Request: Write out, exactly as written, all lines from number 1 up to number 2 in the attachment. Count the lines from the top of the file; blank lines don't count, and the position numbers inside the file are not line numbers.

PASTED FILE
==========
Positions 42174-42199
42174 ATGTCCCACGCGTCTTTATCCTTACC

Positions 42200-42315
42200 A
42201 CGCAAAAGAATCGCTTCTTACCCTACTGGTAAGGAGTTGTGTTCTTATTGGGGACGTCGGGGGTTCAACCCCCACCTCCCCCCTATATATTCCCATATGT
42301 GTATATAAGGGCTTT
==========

Positions 42174-42199
42174 ATGTCCCACGCGTCTTTATCCTTACC